Next-generation phred software squeezes more data from Illumina runs.
By Kevin Davies
November 10, 2009 | BARCELONA—In one of the highlights of an excellent inaugural European conference on next-generation sequencing in October*, veteran bioinformatican Philip Green presented benchmark results on a software package that extracts significantly more reads and data per run compared to the current Illumina tools.
Green, a Howard Hughes Medical Institute alumni investigator at the University of Washington in Seattle, is one of the unsung heroes of the Human Genome Project for his programs phred and phrap, which provided essential quality measurements on DNA sequence base calls from traditional Sanger sequencing. For the past year, Green has been devising new methods for next-generation sequence data analysis. While his pilot project focuses on Illumina’s popular GA II platform, Green says his methods should be transportable to other platforms.
Green described three primary goals for the work: First, to obtain more reads per instrument run; second, to lower the error rate; and third, to obtain higher quality base-calling values. By squeezing out more usable data per instrument run, Green aims to lower the costs of genome sequencing and simultaneously increase the amount of unique sequence extracted in each experiment.
The next_phred base caller is in fact a pipeline consisting of several different programs. Tiff2intense takes the raw (.tif) flow-cell images from the CCD camera, corrects intensities for spectral overlap, and produces one read per pixel (potentially 3.5 billion reads/flow cell).
Phaster is a fast sequence alignment program that aligns reads to the reference genome. The program builds a decision tree to provide error probabilities and base calls. Finally, phast_lane aligns the cluster reads to identify the single-nucleotide polymorphisms (SNPs.
Head to Head
Green presented the preliminary results of the bake-off between Illumina’s Pipeline software and next-phred. Against the current Pipeline version 1.4, Green reported anywhere from 40% to 250% improvement in alignable reads. Using the Q20 metric as a measure of base-calling quality, Green found improvements of 46% to 220%. Green said it was important not to simply discard data at some arbitrary cut-off and lose valuable data. ”We still want [the data]—just account for the quality,” he said. Rather, what are needed are analysis measures to deal with the quality values intelligently.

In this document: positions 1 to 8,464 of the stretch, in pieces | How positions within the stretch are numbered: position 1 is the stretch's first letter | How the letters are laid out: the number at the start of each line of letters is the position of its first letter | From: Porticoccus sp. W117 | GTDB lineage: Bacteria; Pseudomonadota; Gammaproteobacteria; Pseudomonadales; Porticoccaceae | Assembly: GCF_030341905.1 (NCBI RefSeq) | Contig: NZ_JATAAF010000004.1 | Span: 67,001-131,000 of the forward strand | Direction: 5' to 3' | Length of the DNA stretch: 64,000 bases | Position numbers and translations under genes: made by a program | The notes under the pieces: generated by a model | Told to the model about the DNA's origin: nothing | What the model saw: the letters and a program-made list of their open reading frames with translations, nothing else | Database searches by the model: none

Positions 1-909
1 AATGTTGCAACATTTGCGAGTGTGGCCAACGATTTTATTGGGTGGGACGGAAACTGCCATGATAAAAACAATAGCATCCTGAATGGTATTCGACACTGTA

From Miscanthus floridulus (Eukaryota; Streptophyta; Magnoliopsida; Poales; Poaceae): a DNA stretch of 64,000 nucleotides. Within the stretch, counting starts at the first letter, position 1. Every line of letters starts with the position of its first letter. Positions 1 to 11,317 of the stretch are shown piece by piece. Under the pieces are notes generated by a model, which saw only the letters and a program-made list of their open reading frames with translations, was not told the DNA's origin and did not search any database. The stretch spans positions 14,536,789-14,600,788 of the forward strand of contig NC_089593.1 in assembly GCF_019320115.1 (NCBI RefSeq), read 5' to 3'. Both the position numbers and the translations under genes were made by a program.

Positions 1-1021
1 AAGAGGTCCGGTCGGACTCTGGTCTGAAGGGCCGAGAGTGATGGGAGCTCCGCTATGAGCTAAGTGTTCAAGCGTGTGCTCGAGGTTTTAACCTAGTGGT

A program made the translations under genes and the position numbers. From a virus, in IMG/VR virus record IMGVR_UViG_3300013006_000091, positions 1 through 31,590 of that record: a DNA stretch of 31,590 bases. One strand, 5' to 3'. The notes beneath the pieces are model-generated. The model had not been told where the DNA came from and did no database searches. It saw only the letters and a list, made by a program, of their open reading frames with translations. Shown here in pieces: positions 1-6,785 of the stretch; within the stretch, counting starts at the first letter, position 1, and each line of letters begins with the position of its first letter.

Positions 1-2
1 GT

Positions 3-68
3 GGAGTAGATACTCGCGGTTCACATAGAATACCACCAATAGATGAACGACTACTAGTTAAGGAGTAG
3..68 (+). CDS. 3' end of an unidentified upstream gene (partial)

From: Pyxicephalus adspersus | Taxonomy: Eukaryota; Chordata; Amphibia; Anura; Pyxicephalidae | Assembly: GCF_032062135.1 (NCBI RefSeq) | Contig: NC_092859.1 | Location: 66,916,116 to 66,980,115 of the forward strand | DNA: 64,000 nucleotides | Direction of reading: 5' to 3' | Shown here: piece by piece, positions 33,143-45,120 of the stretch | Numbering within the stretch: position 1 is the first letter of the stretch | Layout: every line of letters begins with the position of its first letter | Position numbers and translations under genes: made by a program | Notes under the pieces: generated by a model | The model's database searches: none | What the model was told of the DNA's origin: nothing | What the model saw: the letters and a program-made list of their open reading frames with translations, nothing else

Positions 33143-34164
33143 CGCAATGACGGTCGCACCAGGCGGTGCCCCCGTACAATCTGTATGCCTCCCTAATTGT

Phaster is not based on the Burroughs-Wheeler transform like most fast aligners but a more traditional approach—producing a word index of the reference genome. Against bow tie, phaster reported a slight increase in speed in an alignment against the human genome. A more striking difference was seen in sensitivity—out of a total of 22 million reads, the two programs mapped most reads equally well. However, bow tie mapped just 18,000 alone, whereas phaster mapped more than 1 million uniquely—yielding 6% more mapped reads in total than bow tie.
Green closed by recommending a change of heart with regard to data preservation. “Virtually all genome centers throw away image files,” he said. “Our philosophy is, you should save the [data files].” Green has a utility that reduces the size of images by 75%. Tape storage for the images of a 36-cycle Illumina run amounts to just $12, said Green. “The cost of storage is so much less than running the flow cell. You might want to go back to it someday and get more information. It’s a lot more expensive to run another flow cell than to retrieve the images and get more data out of them.”
Green said he is working on a couple of improvements, but is willing to provide next_phred “to serious beta testers.” He anticipates wider release of the package in January 2010. “Please ask Illumina to keep providing access to the images,” Green implored the audience. “The whole project would collapse if that [policy change] was to be the case.”
More than 150 delegates attended the 3-day conference. Speakers included Rick Wilson (The Genome Center at Washington University) on cancer genome sequencing; Carlos Bustamante (Cornell University) on principal component analysis of human populations; Gabor Marth (Boston College) on bioinformatics tools for next-gen data analysis; and Gil McVean (University of Oxford) on the 1000 Genomes Project.
The meeting included many talks on applications beyond human genomes, including metagenomics and plant genomics. Discussing work on epigenetics, Stephan Beck (University of London) played a video simulation of nanopore sequencing as practiced by Oxford Nanopore Technologies, which has the benefit of being able to detect methylated cytosines, the so-called “fifth base.” Beck noted that reports of a “sixth base” earlier this year make the field even more challenging.
The conference was superbly organized by Miguel Perez-Enciso (UAB, Universitat Autonoma de Barcelona) and colleagues. A decision has yet to be made on whether the meeting will be held in 2010, despite the glaring need for more first-rate forums for the booming European next-gen sequencing community.
*NGS2009: Conference on Next Generation Sequencing: Challenges and Opportunities. Barcelona, Spain; October 1-3, 2009.
This article also appeared in the November-December 2009 issue of Bio-IT World Magazine.
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